Monday, April 27, 2009

IMF mulls new credit line for emerging markets

By Lesley Wroughton, DAR ES SALAAM, March 10 (Reuters)

The International Monetary Fund is considering a new credit line for well-run emerging market economies that would allow them to access funds as needed without drawing down the full amount, the head of the International Monetary Fund said on Tuesday.

The so-called Flexible Credit Line would replace the Short-term Liquidity Facility that was approved on Oct. 26. The Short-term Liquidity Facility forced countries tapping the program to draw down the entire amount available.

The credit line could be approved by the IMF board "within weeks," Strauss-Kahn told an IMF conference in the Tanzanian capital.

As the global crisis spreads to emerging economies across the world, the IMF has been under pressure to design or change lending instruments to make it easier for countries to access financing.

The new credit line would provide financing for emerging market countries suffering from short-term pressures through no fault of their own, without making them resort to a standard IMF lending program, which would come with strict conditions.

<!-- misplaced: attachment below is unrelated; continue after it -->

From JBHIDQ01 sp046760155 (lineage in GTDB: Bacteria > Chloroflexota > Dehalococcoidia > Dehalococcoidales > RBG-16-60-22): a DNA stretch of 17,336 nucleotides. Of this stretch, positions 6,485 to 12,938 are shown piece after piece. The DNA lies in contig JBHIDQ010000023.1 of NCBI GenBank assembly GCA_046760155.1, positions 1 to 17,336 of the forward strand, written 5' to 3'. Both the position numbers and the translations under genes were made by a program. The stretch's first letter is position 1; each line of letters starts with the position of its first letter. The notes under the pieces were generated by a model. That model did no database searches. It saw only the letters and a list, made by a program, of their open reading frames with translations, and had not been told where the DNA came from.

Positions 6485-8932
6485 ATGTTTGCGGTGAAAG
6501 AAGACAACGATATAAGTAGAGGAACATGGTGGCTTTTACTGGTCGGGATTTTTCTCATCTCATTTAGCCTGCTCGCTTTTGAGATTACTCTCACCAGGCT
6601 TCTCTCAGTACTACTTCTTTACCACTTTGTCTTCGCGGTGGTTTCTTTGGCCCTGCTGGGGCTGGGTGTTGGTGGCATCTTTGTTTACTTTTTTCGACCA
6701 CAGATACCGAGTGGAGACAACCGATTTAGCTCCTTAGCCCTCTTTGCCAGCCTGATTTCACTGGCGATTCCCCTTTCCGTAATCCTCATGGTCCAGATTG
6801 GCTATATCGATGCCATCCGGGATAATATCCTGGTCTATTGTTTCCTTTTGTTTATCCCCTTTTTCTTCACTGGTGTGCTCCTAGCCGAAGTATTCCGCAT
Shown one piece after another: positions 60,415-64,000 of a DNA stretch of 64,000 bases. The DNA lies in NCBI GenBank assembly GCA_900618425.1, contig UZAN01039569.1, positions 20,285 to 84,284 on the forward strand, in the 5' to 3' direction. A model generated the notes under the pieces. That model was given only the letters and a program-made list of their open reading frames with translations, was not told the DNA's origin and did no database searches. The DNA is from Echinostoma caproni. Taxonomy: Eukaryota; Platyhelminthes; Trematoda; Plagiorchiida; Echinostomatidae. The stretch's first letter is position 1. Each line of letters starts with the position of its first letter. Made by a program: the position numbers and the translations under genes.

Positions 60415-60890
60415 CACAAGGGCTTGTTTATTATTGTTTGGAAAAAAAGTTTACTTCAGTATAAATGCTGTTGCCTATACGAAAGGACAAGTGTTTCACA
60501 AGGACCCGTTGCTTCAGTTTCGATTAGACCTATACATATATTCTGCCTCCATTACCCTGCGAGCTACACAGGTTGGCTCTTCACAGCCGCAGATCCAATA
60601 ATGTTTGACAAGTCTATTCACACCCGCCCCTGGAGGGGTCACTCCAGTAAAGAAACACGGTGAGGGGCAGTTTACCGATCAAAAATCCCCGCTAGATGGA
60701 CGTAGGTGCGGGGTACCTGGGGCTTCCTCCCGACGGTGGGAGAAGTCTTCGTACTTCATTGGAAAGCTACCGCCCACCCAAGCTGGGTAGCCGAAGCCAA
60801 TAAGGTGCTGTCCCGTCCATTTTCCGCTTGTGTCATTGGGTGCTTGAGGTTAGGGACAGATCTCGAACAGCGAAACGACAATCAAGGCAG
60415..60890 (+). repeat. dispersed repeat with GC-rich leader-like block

In addition, Strauss-Kahn said the IMF was also considering a High-Access Precautionary Arrangement that would give countries with IMF standby loan arrangements access to financing over and above the normal limit of between two times and six times their IMF quota.

Each IMF member country is assigned a quota based on its size in the world economy. The quota determines its financial commitment to the IMF, its voting power within the organization, and how much it can borrow from the fund.

Similar to the Short-term Liquidity Facility, the new Flexible Credit Line would be available to a group of pre-approved emerging market countries with good track records and sustainable debt burdens and will not include the string of conditions of normal programs.

Emerging market countries complained that the Short-term Liquidity Facility was too restrictive and obliged them to draw down the money immediately. They also said the agreed five times of quota limit was too small, with some pushing for access of up to 10 times quota.